his parole. See id. at 40-41.
February 10, 2011, the Commission conducted the revocation
hearing. At the hearing, the examiner found insufficient
evidence for the violations, in part because the witnesses
had not appeared and the criminal charges had been dismissed.
(See Resp't's Mem. (DE 16) Ex. 1-H at 2-3).
The Commission dismissed the revocation proceedings, ordered
petitioner released from detention, and reinstated parole
supervision. (See id. Ex. 1-I).
September 14, 2011, petitioner was arrested for being a felon
in possession of a firearm, carrying a pistol without a
license, possessing an unregistered firearm, and unlawful
possession of ammunition. (Id. Ex. 1-K at 5-6). The
Commission issued a second revocation warrant (“Second
Revocation Warrant”) on December 13, 2011, charging
petitioner with: failure to make diligent efforts to find
employment; failure to submit to drug testing; and new law
violations (stemming from the September 14, 2011 arrest).
(Id. Ex. 1-L at 2-3). On August 14, 2012, petitioner
was convicted by a jury on all pending criminal charges and
the court sentenced him to 72 months imprisonment and 3 years
of supervised release. (Id. Ex. 1-M).
served his 72-month sentence at the Rivers Correctional
Institution (“Rivers”) in Winton, North Carolina.
On August 1, 2014, while petitioner was serving his sentence,
the United States Marshals Service issued a detainer for
petitioner on the Second Revocation Warrant, and sent it to
Rivers. (Id. Ex. 1-O at 1). Pursuant to 28 C.F.R.
§ 2.100, the Commission also conducted a dispositional
review of the Second Revocation Warrant, and, on January 7,
2015, found that the Commission has jurisdiction over the
petitioner and ordered that the detainer “stand”
until the new sentence was completed. (Id. Exs. 1-Q
at 1; Ex. 1-R); see also 28 C.F.R. § 2.100(c).
completed his 72-month sentence on the firearms charges on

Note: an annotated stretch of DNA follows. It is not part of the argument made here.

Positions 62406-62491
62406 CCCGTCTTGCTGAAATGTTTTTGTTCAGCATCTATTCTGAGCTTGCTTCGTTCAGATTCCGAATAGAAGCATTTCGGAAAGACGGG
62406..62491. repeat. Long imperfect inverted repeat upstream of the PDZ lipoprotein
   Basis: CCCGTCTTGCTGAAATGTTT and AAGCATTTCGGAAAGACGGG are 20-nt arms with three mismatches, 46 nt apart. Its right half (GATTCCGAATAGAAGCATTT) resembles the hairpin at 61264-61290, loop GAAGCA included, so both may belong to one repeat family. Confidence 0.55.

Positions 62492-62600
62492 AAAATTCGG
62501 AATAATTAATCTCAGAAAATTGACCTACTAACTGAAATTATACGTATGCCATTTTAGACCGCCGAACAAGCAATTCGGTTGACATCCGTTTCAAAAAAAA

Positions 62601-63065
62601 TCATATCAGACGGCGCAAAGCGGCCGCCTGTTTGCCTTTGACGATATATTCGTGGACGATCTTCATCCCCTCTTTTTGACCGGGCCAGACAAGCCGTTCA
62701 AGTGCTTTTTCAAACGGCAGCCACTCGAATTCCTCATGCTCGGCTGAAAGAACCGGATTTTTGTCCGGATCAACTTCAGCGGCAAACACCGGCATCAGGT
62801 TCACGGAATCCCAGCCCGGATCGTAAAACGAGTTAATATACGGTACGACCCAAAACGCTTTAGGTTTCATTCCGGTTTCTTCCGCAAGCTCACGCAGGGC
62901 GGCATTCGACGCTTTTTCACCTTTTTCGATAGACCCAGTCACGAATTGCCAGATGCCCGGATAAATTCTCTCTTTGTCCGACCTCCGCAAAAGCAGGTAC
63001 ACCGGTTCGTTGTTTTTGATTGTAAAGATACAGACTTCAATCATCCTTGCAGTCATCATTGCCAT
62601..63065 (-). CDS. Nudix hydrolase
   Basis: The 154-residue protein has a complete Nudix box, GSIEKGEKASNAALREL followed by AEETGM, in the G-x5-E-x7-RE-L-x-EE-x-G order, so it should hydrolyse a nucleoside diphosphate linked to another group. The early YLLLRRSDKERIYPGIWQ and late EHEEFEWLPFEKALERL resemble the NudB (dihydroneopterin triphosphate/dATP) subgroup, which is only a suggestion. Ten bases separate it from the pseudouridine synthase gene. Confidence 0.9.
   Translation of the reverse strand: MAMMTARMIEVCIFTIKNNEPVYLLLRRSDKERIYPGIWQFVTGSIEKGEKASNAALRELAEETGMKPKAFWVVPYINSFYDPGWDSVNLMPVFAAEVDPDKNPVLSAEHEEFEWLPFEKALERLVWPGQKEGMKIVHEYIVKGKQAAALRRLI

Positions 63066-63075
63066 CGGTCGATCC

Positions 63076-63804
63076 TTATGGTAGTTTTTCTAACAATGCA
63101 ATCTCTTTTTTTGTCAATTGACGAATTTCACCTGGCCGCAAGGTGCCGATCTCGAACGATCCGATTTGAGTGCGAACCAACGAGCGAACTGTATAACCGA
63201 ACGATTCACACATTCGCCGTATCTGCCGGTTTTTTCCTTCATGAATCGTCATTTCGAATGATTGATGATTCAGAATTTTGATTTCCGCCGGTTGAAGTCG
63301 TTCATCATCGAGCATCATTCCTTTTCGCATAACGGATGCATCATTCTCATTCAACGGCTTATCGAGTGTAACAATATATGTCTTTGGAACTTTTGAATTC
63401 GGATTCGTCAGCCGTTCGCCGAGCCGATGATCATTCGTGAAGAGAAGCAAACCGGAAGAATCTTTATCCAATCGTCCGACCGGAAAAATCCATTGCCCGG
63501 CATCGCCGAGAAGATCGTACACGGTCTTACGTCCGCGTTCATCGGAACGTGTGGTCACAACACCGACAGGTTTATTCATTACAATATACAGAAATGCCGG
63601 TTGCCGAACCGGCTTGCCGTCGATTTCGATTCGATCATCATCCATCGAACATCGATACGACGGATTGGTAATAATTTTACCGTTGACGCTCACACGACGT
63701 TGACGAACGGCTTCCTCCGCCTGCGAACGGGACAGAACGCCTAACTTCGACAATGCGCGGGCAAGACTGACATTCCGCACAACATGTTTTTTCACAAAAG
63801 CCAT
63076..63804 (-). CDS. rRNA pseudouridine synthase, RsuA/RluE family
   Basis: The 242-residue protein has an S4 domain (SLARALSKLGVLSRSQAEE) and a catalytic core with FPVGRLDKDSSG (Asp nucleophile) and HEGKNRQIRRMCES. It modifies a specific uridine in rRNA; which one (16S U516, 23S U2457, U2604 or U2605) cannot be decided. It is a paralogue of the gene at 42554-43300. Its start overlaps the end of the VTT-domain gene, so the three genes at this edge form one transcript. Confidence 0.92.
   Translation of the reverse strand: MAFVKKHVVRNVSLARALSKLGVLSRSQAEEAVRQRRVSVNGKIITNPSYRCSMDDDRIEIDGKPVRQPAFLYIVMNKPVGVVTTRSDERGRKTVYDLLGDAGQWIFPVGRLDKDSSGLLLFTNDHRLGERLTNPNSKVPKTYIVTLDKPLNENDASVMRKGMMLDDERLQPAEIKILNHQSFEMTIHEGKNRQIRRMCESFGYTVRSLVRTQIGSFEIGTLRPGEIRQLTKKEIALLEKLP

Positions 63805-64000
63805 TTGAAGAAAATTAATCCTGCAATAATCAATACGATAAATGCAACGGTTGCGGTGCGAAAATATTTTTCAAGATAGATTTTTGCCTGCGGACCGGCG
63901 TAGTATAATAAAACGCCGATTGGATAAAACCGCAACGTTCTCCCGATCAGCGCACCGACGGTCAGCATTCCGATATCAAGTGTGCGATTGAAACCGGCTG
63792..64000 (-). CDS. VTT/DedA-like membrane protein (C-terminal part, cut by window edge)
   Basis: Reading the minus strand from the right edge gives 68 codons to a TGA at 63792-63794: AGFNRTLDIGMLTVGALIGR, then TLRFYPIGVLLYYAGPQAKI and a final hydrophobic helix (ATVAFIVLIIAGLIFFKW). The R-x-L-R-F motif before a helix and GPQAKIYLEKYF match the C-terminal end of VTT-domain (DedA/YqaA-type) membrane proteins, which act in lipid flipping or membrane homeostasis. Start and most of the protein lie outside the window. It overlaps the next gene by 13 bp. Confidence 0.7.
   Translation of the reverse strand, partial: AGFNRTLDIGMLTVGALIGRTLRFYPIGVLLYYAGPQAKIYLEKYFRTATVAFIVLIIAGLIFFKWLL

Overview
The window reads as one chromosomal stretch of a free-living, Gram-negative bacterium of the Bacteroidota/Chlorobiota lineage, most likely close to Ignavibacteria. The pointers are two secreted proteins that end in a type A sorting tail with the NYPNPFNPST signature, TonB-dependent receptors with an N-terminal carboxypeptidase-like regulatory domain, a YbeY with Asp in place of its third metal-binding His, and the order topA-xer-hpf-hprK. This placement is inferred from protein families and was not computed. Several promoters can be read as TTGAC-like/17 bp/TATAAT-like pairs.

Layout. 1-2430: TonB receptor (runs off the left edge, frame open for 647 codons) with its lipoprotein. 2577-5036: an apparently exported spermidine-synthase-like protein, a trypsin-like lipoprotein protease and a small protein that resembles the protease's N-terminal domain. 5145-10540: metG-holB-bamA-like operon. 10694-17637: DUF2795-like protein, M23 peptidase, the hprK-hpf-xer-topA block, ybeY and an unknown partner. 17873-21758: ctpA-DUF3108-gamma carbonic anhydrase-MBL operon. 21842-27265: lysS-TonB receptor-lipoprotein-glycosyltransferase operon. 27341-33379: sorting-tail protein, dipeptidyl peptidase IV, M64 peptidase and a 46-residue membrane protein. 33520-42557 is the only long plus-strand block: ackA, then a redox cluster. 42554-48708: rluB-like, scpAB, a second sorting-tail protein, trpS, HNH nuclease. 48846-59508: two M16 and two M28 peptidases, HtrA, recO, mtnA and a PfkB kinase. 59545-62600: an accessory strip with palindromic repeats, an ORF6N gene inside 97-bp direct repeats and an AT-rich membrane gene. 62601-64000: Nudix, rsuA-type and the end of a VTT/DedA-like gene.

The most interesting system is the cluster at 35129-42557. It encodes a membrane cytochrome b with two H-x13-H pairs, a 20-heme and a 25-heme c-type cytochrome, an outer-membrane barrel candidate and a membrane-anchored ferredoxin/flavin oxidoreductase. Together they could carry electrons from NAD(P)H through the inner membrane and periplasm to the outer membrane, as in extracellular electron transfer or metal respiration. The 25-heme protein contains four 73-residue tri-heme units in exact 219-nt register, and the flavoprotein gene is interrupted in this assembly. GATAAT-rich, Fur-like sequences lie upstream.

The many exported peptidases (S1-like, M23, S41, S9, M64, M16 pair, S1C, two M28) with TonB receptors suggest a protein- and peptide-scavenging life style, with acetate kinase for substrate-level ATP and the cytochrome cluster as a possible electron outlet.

December 4, 2016. (Resp't's Mem. (DE 16) Ex. 1-A at
3) That same day, the Rivers warden executed a copy of the
Second Revocation Warrant and provided a copy to Petitioner.
(Id. Ex. 1-S at 1). Petitioner refused to sign the
“warrant return” page. (Id.).
revocation hearing was set for January 23, 2017, but
petitioner refused to appear. (Id. Ex. 1-U).
According to petitioner's case manager, he claimed the
Commission lacked jurisdiction to conduct the revocation
hearing. (Id.). The Commission continued the hearing
to April 20, 2017, but petitioner again refused to appear.
(See id. Exs. 1-V, 1-W at 1). The hearing examiners
considered petitioner's case in his absence, and found
that petitioner failed to make diligent efforts to find
employment, failed to submit to drug testing, and committed
new law violations, all in violation of the terms of his
parole. (See id. Ex. 1-W at 2-3). Based on these
findings, the Commission revoked parole and ordered a new
parole effective date of August 13, 2017, contingent upon
approval of an appropriate release plan. (See id.
Ex. 1-X at 1-2).
interim, petitioner filed the instant habeas petition on
January 11, 2017. The petition is not a model of clarity.
Petitioner appears, however, to assert the following claims
for relief: (1) the Commission lacks jurisdiction over him
because he was not sentenced to a term of parole; (2) BOP
miscalculated his sentence for his 1986 and 1988 convictions;
and (3) the Commission violated his due process rights by